In The Dark Knight, Alfred tells a story of a bandit to Bruce which draws parallels to the Joker himself. But what is the significance of this story? And how does it help him deal with the Joker?
The significance of the story is basically to tell Bruce (and the audience) something he can't understand, namely that the Joker isn't to be understood, reasoned with or bargained with. The primary purpose of the story is just to reinforce the Joker's characterization as someone who doesn't strive for any "worldly" or reasonable goal, rather than just sheer chaos. It thus adds into the many other allusions to his random and chaotic personality throughout the movie, from the money burning to the various different scar stories and general lack of a backstory.
While Bruce, the ever clever detective, tries to understand what drives the Joker and what his plan is, Alfred with his experience has realized (or at least considers the option) that there might not be any plan behind the Joker's actions, or at least not any monetary or otherwise reasonable end goal.
I'm not sure the story's purpose ever was to directly help Batman deal with the Joker, but if anything, it told him what he has to deal with really (even if he might not have believed it at that point yet). He realized that he is basically fighting a terrorist without any worldly goal. So the only way to stop him is practically burn down the forest, and that is what Batman actually does at the end.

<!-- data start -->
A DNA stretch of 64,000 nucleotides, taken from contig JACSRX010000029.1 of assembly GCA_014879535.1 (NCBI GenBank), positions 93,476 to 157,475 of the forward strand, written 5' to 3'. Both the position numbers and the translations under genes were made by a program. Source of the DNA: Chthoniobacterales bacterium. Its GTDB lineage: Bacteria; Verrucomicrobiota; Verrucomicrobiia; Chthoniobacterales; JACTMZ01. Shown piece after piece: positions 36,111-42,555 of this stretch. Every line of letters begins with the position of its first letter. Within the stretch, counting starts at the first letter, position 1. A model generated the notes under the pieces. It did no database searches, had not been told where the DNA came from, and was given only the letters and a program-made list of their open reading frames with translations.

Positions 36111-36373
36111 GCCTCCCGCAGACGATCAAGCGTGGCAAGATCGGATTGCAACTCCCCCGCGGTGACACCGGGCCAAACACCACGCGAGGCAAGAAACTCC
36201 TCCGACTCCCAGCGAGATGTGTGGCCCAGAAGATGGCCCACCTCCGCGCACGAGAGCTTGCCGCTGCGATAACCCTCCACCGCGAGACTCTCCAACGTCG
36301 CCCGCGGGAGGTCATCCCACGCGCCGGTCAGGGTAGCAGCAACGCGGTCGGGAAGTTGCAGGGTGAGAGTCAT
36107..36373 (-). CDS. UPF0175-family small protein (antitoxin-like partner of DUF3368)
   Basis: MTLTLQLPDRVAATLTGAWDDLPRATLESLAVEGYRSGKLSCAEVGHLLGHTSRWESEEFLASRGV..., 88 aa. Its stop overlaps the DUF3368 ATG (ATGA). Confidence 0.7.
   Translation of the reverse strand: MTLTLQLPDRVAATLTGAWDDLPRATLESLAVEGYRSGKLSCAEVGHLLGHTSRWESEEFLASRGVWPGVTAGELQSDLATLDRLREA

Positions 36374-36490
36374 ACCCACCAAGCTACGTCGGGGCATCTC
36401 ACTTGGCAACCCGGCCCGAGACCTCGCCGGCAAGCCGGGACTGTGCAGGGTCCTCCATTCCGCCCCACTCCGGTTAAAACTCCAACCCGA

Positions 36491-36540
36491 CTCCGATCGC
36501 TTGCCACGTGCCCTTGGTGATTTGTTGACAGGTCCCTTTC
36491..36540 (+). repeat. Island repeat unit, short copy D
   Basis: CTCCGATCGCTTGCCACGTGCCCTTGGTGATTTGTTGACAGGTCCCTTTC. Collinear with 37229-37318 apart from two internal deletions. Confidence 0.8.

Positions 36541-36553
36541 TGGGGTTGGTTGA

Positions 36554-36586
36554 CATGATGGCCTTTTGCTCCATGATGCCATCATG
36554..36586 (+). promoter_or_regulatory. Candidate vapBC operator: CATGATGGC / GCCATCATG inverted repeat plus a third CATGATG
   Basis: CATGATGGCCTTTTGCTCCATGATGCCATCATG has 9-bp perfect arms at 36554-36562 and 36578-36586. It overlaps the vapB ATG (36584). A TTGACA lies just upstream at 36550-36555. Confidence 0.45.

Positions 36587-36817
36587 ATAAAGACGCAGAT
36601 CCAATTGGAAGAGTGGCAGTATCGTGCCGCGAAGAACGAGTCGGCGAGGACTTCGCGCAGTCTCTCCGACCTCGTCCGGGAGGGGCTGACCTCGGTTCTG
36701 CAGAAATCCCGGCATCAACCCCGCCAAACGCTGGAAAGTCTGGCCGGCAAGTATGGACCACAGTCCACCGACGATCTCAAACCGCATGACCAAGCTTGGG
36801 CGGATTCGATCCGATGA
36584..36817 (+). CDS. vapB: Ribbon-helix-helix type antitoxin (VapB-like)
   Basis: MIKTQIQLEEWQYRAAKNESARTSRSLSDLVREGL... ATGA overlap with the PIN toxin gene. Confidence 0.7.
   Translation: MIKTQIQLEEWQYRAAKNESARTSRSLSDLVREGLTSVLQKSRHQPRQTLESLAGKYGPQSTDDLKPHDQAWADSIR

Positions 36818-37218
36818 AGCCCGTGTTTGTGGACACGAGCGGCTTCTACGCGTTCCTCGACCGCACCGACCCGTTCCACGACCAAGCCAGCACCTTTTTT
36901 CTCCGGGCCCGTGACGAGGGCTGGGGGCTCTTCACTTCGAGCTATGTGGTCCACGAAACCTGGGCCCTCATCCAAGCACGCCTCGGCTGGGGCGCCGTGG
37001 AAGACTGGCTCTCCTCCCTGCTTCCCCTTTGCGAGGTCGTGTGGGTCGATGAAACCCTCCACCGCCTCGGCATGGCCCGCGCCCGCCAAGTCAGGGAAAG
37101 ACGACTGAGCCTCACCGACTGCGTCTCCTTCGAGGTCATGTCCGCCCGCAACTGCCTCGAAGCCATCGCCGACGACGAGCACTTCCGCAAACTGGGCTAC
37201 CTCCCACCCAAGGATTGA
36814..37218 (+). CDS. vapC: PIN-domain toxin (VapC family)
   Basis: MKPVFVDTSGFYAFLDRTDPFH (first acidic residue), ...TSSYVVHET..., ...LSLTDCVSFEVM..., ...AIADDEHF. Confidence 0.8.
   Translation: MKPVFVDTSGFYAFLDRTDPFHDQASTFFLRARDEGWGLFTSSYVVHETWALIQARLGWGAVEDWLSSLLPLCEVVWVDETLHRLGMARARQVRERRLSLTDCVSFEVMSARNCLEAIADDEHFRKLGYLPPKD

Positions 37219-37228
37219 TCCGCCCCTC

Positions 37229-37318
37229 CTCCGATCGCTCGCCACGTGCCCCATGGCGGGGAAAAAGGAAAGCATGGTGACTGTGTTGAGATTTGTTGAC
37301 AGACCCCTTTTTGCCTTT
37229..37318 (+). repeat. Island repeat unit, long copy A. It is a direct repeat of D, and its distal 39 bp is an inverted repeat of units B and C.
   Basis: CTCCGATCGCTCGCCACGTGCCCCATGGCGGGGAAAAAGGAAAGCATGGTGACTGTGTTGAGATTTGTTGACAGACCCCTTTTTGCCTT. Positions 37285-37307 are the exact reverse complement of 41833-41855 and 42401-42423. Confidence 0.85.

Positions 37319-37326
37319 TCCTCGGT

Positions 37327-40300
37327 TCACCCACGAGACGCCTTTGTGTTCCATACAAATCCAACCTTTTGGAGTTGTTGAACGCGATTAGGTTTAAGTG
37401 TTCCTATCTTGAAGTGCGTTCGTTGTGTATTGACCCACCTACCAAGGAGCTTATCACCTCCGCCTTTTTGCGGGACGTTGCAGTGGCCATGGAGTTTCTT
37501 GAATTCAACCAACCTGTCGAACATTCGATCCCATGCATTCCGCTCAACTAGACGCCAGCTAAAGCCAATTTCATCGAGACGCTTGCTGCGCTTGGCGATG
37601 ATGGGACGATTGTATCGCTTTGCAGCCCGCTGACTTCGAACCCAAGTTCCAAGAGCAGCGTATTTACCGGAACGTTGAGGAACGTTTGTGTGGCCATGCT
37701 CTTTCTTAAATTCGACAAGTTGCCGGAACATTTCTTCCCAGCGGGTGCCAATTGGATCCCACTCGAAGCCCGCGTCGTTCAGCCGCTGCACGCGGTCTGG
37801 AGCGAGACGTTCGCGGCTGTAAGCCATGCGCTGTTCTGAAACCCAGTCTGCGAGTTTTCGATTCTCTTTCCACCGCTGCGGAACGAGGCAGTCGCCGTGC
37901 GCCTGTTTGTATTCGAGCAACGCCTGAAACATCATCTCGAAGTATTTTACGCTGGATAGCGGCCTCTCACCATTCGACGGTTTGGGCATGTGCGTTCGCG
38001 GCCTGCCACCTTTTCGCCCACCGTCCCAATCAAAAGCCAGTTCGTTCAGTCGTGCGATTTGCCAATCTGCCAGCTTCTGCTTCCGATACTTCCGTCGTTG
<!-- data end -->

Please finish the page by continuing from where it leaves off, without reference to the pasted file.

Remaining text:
When he activates the cell-phone radar he basically sees the entire city and there is no way for the Joker to hide anymore, he burned down the whole jungle this city is. But the jungle analogy also adds to the darker side of this idea, since not only does he see where the Joker is, he also sacrificies the privacy of all of Gotham's citizens and thus part of his integrity as a guardian of those citizens. In the same way burning down a jungle for just one bandit isn't really a good thing, it's a desperate measure against an uncontrollable enemy. But in contrast to the jungle, Bruce has the option to just restore it as it was, and he is considerate enough to do so at the end of the film.
I always thought it was Alfred saying that sometimes people don't have a grand idea that they are working for, a reason upon which their deeds can be "excused". Some people just "like to see the world burn", they do evil for evil's sake.
In this respect it allows Bruce to see that people like this, like The Joker cannot be reasoned with, as there is nothing they want other than destruction and mayhem.
I believe this would allow Bruce to deal with The Joker knowing that the only way to deal with him is to stop him, and to not try to reason with him.